In what way did you develop personally, as a researcher and scientist?
I developed my experimental skills and my cleanroom fabrication techniques a great deal, varying from thin films production unto complete multistep devices. The procedures were very time consuming at the beginning of my thesis work, now I know how to optimize the fabrication steps involved.
Comparing to four years ago I gained lots of knowledge on academic level, especially on organic spintronics. Last but not least, my presentation and communicating skills improved by writing and editing articles, visiting conferences, communicating and collaborating with colleagues.
What are your future plans?
Right now I am applying for jobs both in academics as well as in industry. I guess larger companies in which interface technology is an important issue, be it organic or inorganic, are of interest to me. I would like to work closer to the needs of the customer in future.
Did you benefit by being part of the Mesa+ institute?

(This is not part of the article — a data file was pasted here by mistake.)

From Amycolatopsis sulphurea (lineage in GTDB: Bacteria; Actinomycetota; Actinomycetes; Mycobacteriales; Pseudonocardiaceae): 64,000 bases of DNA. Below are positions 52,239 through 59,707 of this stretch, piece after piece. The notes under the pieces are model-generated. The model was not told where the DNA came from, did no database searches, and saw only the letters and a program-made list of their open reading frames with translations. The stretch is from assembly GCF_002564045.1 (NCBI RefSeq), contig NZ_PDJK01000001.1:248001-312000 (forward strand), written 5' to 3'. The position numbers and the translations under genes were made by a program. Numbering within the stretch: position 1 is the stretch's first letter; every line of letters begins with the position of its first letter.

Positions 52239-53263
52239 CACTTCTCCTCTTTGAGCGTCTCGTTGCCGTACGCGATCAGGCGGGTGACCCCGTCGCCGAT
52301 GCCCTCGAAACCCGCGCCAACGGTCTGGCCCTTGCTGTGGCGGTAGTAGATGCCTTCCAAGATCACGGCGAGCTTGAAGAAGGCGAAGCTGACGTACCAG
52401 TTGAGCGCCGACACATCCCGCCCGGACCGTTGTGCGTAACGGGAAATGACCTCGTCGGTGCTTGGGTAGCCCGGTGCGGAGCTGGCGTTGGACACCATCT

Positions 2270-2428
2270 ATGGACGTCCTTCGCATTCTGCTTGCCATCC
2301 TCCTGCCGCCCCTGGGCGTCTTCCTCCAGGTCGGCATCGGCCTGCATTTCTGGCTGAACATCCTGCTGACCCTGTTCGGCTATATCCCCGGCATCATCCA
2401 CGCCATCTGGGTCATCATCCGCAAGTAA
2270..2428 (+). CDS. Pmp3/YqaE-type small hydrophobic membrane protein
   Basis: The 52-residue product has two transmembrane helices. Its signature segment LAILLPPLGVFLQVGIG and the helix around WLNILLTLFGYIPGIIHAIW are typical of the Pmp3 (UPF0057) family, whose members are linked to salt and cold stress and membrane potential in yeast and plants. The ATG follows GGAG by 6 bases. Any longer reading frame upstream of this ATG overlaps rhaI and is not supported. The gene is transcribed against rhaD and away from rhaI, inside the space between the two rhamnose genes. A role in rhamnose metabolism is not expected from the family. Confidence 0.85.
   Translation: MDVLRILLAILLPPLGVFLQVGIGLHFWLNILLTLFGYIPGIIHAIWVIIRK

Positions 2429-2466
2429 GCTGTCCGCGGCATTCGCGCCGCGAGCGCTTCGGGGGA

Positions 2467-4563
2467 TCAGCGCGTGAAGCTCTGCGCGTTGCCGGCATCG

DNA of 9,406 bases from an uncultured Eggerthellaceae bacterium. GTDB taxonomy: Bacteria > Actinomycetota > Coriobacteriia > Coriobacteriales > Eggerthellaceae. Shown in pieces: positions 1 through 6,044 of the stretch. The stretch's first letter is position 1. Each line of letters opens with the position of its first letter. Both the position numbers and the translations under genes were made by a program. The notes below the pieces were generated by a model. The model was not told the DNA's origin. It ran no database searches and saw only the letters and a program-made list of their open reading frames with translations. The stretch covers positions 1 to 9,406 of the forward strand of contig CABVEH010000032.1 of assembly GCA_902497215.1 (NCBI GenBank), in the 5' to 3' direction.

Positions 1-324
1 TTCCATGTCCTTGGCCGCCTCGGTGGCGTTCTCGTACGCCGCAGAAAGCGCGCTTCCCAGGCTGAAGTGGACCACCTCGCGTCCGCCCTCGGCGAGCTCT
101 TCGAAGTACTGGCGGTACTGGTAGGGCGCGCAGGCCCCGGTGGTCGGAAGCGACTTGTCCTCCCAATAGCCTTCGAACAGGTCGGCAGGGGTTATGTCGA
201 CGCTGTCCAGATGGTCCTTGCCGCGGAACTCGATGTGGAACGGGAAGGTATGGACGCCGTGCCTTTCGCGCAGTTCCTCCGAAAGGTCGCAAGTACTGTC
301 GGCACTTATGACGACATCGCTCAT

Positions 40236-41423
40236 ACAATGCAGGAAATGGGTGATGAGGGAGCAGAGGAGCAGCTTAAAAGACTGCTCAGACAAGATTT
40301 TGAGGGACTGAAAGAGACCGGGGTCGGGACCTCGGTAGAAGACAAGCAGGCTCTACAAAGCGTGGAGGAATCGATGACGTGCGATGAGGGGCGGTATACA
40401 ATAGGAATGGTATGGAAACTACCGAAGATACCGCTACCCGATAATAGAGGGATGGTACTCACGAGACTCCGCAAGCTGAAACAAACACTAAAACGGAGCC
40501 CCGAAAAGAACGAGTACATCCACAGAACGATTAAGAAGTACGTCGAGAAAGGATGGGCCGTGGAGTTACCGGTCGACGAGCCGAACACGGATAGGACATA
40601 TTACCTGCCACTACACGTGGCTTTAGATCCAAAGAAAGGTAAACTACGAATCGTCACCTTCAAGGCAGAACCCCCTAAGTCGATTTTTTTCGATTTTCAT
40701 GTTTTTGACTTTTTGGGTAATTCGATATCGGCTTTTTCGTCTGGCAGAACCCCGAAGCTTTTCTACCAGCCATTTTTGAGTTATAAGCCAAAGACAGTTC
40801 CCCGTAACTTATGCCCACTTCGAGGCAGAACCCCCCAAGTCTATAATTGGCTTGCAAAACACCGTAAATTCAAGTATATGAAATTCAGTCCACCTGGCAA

We collaborated successfully with the Inorganic Materials Science Group on X-ray diffraction measurements, etc. Also we collaborated with the Computational Materials Science Group, led by professor Paul Kelly, helping us to perform complex calculations on our data.
Besides, we collaborated with Linkoping and Lund University in Sweden. During my thesis work, I performed measurements at the powerful synchrotron radiation facility in Max Lab, Lund University. Collaboration with the universities and institutes does proceed smoothly, as Mesa+ is renowned institute all over the world.
The facilities and kind collaboration with experts at Mesa+ was great. Perhaps some more daily support for foreign PhD students would make the talent coming to Twente even more productive, I believe.